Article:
Michael Jackson Documentary Leaving Neverland Reveals Faxes Popstar Allegedly Sent To Young Boy

The documentary airs on Channel 4 this week.

The controversial Michael Jackson documentary Leaving Neverland has aired in the US, with details from it being discussed online ahead of its UK TV debut later this week.

The film, which will be aired in two parts on Channel 4 this week, makes a number of claims about Jackson and focuses on two men’s separate, graphic accounts of sexual abuse allegedly endured at the hands of the pop star.

One of them is that Jackson sent Wade Robson – who was seven years old at the time – daily faxes, to a machine he had bought as a gift for his family.

Michael Jackson
Michael Jackson
PA Archive/PA Images

Copies of the faxes feature in the film and appear to reveal Jackson’s nickname for Wade, as he addresses many of them “little one”.

”Little one send me another fax please,” one reads. “I want you to be the best I have high expectations for your talent.

Another says: “I got your fax, I’m going to sleep now. I just wanted to say if you need financial assistance don’t hesitate to ask me. I’m your friend, Love Doo Doo Ho.”

In the film, Robson explains how he first became friends with Jackson, who was in his mid-30s, after meeting him when he won a dance competition at the age of 5.

“We used to spend hours and hours and hours on the phone. He called every day, for two years,’ he says.

“He started calling me apple head. I would call him apple head sometimes. And then he started calling me Little One. I don’t know where it came from but that became my name from him.”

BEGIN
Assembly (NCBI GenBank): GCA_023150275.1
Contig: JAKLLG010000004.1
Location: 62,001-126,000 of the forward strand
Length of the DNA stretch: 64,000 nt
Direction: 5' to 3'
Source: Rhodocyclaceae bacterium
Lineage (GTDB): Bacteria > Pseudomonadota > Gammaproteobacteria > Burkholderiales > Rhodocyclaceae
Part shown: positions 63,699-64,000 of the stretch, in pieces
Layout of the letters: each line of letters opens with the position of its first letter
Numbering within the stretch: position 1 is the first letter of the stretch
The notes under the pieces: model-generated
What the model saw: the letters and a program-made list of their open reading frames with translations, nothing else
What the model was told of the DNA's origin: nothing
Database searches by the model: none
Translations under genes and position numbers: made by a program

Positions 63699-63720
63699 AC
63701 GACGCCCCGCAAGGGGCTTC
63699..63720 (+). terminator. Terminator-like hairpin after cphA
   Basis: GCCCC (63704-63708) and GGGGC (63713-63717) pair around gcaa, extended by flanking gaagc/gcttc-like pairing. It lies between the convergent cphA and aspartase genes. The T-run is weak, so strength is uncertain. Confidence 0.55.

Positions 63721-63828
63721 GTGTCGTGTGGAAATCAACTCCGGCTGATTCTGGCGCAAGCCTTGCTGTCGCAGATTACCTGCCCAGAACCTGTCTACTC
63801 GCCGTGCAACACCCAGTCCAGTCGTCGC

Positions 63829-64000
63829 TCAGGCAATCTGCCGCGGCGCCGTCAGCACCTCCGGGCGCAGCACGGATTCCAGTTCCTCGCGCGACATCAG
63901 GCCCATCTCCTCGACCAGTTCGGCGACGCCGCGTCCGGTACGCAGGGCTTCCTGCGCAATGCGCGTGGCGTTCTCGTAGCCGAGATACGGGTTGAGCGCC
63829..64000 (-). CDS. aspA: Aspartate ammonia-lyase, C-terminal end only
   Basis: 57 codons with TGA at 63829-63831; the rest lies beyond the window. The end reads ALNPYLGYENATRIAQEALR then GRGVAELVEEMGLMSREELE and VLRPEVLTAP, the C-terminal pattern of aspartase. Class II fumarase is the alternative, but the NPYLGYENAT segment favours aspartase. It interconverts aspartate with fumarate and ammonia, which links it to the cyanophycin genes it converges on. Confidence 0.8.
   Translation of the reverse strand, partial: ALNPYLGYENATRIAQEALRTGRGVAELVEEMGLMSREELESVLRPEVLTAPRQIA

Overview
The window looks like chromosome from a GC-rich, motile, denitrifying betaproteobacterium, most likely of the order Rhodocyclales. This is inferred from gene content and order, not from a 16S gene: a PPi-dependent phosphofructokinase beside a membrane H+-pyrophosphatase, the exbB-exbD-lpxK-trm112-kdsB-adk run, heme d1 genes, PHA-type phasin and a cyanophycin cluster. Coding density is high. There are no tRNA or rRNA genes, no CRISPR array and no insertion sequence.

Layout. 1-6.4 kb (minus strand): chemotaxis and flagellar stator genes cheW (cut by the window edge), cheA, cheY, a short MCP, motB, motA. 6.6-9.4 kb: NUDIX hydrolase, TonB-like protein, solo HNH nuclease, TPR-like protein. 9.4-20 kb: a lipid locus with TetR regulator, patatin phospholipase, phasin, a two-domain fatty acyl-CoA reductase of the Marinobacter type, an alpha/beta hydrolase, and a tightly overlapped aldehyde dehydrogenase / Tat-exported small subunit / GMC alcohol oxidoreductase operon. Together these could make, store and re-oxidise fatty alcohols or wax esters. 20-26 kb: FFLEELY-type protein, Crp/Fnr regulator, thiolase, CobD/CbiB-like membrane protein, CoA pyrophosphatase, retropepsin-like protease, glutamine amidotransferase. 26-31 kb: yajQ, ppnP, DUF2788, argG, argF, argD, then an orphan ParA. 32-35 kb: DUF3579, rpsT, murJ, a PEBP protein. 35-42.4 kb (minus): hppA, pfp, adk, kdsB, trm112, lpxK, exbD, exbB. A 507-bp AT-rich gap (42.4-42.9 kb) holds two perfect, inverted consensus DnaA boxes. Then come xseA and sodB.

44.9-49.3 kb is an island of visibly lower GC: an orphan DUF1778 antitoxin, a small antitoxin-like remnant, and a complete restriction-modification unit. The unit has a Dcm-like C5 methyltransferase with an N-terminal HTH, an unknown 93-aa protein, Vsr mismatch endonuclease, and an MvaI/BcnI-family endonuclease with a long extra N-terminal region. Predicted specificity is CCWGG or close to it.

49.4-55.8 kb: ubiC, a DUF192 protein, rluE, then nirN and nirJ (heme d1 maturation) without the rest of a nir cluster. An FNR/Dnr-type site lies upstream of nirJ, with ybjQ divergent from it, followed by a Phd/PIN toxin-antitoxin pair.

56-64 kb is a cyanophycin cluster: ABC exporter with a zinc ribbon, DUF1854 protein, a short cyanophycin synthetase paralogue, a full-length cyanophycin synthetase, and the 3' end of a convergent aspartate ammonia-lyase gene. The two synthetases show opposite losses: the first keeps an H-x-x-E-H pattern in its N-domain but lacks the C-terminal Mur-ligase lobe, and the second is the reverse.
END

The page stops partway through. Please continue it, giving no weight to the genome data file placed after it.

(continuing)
Wade Robson, Leaving Neverland's director Dan Reed and James Safechuck
Wade Robson, Leaving Neverland's director Dan Reed and James Safechuck
Taylor Jewell/Invision/AP

Two years after first meeting Robson, Jackson invited his whole family to the Neverland ranch. When the family went to California, Robson’s parents agreed for him to stay with Jackson while they continued their holiday and he alleges that the abuse began then.

Both Robson and James Safechuck, the other accused featured in the film, have previously publicly accused Jackson of sexual abuse with the former saying he didn’t realise he had been abused until reconsidering the events during a therapy session in 2012.

When Jackson was on trial after being accused of molesting a 13-year-old boy in 2003, Robson was a main witness for the defence and stated under oath that he had never been abused by him.

Leaving Neverland has been blasted by the Jackson estate, who previously urged Channel 4 to rethink their plans to screen it.

In a letter to the Associated Press, they wrote: “I think we can all agree that the false allegations being made in your ‘documentary’ are ‘significant allegations’. It is hard to imagine more significant accusations that can possibly be made against anyone.”

Nevertheless, the Channel has stuck to their decision to screen the two-parter, which will be shown on Wednesday and Thursday this week.


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